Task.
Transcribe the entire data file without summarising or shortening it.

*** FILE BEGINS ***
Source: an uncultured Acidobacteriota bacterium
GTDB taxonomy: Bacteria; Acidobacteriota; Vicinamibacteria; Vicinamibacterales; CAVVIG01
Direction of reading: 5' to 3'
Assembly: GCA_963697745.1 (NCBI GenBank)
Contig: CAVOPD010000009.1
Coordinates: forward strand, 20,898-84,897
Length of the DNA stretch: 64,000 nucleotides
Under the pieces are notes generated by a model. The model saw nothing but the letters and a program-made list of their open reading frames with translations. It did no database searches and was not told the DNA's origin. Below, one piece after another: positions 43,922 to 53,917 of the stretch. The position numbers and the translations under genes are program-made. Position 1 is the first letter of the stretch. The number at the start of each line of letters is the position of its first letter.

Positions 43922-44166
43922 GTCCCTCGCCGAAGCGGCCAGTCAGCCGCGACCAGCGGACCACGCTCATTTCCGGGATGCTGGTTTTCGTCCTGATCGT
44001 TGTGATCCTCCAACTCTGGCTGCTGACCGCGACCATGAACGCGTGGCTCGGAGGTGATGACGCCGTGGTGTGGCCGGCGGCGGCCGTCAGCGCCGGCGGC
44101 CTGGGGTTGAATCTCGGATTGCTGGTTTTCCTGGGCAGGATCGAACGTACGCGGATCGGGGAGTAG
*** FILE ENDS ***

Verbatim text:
Source: an uncultured Acidobacteriota bacterium
GTDB taxonomy: Bacteria; Acidobacteriota; Vicinamibacteria; Vicinamibacterales; CAVVIG01
Direction of reading: 5' to 3'
Assembly: GCA_963697745.1 (NCBI GenBank)
Contig: CAVOPD010000009.1
Coordinates: forward strand, 20,898-84,897
Length of the DNA stretch: 64,000 nucleotides
Under the pieces are notes generated by a model. The model saw nothing but the letters and a program-made list of their open reading frames with translations. It did no database searches and was not told the DNA's origin. Below, one piece after another: positions 43,922 to 53,917 of the stretch. The position numbers and the translations under genes are program-made. Position 1 is the first letter of the stretch. The number at the start of each line of letters is the position of its first letter.

Positions 43922-44166
43922 GTCCCTCGCCGAAGCGGCCAGTCAGCCGCGACCAGCGGACCACGCTCATTTCCGGGATGCTGGTTTTCGTCCTGATCGT
44001 TGTGATCCTCCAACTCTGGCTGCTGACCGCGACCATGAACGCGTGGCTCGGAGGTGATGACGCCGTGGTGTGGCCGGCGGCGGCCGTCAGCGCCGGCGGC
44101 CTGGGGTTGAATCTCGGATTGCTGGTTTTCCTGGGCAGGATCGAACGTACGCGGATCGGGGAGTAG